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Make your display work for you

August 16, 2021


From the moment a customer arrives in store, retailers can be showcasing their vape and next generation nicotine range. Tom Gockelen-Kozlowski speaks to the experts to learn more

It’s a competitive world out there in the world of vape and next generation nicotine product retailing and one of the most important tools store owners have to ensure their business secures its chunk of this important sales opportunity is by having a great display.

“Adult smokers – and existing adult vapers – have multiple channels in which to shop for vaping products,” says John Patterson, sales director at Juul: “It is vital that in order to get their fair share of the category and its growth, retailers have a professional, well-managed display to gain and retain customers.”

Fortunately, much of the best practice mirrors – at least in theory – that of tobacco, a category most retailers have decades of experience in.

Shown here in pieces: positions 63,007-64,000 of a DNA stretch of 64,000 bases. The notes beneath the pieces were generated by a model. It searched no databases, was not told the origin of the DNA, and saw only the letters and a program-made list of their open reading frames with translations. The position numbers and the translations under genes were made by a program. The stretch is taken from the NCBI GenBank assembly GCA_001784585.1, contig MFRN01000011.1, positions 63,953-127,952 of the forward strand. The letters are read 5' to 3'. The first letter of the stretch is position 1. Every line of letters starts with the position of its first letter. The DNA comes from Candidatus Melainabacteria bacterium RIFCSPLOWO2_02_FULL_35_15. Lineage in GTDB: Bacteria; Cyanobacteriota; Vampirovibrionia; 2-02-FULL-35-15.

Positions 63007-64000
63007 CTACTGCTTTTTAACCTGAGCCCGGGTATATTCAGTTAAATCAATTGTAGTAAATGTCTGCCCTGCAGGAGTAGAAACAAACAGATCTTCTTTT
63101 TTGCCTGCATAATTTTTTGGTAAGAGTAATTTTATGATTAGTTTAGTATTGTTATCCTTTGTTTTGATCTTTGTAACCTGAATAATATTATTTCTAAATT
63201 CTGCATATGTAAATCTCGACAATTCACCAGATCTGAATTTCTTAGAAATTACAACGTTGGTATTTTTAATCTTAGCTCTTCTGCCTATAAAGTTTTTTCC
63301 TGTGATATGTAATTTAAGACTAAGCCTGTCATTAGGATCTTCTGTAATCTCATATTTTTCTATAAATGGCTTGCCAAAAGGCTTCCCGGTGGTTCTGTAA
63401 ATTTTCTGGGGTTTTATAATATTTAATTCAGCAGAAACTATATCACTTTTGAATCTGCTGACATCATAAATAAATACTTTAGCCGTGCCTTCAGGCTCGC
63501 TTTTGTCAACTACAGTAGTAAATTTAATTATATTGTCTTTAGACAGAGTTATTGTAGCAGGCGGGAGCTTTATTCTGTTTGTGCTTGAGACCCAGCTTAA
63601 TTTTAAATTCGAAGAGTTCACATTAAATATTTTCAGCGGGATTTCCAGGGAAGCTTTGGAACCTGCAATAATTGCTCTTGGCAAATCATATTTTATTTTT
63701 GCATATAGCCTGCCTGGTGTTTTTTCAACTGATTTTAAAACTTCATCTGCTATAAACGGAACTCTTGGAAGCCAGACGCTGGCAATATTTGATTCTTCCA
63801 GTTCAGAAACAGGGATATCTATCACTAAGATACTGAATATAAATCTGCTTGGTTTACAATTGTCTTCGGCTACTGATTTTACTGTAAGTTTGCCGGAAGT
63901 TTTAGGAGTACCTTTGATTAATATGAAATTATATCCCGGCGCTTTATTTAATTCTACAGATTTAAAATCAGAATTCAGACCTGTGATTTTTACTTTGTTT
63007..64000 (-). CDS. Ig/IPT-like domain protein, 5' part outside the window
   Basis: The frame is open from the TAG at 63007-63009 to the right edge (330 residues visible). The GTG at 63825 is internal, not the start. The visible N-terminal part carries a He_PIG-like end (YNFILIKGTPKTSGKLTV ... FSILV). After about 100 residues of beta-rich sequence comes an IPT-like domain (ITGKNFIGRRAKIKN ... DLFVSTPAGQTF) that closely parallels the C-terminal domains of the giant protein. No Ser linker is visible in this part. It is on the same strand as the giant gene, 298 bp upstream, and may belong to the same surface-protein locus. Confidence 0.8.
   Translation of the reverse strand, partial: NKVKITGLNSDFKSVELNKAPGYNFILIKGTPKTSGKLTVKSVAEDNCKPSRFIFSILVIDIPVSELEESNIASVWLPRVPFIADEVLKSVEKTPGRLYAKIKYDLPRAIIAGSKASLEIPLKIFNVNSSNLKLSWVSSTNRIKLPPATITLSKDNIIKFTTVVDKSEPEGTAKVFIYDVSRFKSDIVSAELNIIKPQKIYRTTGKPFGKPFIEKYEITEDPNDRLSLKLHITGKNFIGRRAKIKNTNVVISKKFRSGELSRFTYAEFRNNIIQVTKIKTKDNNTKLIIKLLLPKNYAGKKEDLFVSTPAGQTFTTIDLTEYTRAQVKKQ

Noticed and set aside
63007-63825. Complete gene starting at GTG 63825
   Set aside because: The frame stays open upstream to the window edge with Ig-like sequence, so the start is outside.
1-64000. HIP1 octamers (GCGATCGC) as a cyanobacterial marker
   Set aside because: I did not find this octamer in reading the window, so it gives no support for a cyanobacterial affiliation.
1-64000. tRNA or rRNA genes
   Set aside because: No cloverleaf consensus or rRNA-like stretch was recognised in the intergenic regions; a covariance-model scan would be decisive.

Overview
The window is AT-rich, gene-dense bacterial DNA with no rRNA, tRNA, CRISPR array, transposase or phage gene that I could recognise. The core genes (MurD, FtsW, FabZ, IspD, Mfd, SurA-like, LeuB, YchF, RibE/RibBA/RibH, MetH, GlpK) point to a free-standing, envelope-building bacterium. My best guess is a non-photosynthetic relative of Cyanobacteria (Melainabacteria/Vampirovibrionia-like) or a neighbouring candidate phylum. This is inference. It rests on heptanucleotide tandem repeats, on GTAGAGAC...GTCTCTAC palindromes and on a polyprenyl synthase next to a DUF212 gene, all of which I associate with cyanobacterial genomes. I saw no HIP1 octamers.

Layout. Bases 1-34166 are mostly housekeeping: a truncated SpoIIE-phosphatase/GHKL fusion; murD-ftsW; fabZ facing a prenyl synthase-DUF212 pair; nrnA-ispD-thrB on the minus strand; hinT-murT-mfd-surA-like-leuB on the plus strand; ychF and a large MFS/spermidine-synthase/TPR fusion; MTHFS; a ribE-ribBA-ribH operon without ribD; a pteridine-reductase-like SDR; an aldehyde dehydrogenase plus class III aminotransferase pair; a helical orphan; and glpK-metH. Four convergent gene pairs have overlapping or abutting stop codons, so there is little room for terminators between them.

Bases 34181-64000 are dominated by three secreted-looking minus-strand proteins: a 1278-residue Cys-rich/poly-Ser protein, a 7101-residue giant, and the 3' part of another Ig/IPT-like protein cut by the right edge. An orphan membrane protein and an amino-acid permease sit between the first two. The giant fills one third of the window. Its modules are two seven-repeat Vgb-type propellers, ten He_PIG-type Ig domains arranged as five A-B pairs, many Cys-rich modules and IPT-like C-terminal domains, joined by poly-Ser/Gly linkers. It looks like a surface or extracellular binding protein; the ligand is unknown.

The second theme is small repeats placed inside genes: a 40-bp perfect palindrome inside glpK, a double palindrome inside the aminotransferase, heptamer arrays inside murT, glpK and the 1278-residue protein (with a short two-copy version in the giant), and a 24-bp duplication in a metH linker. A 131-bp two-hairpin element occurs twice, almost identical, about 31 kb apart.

“Adult smokers generally buy the same brand of cigarettes using the same store to purchase their tobacco, Patterson says: “Displays which are clean, well merchandised and provide a range of alternatives to cigarettes will have greater appeal for a smoker looking to switch away from cigarettes and may increase the likelihood that they will continue to purchase from your store.”

Yet there are differences and the tobacco alternatives market is one where trends and innovation can make it hard to keep up.

This week, Vape Business takes a look at some of the threats, challenges, opportunities and innovations that can exist when trying to build the right display for your store.

The impact of Covid-19

Display is an issue that has become even more important in the 18 months since the coronavirus pandemic took hold, according to Duncan Cunningham, corporate affairs director at Blu brand owner Imperial: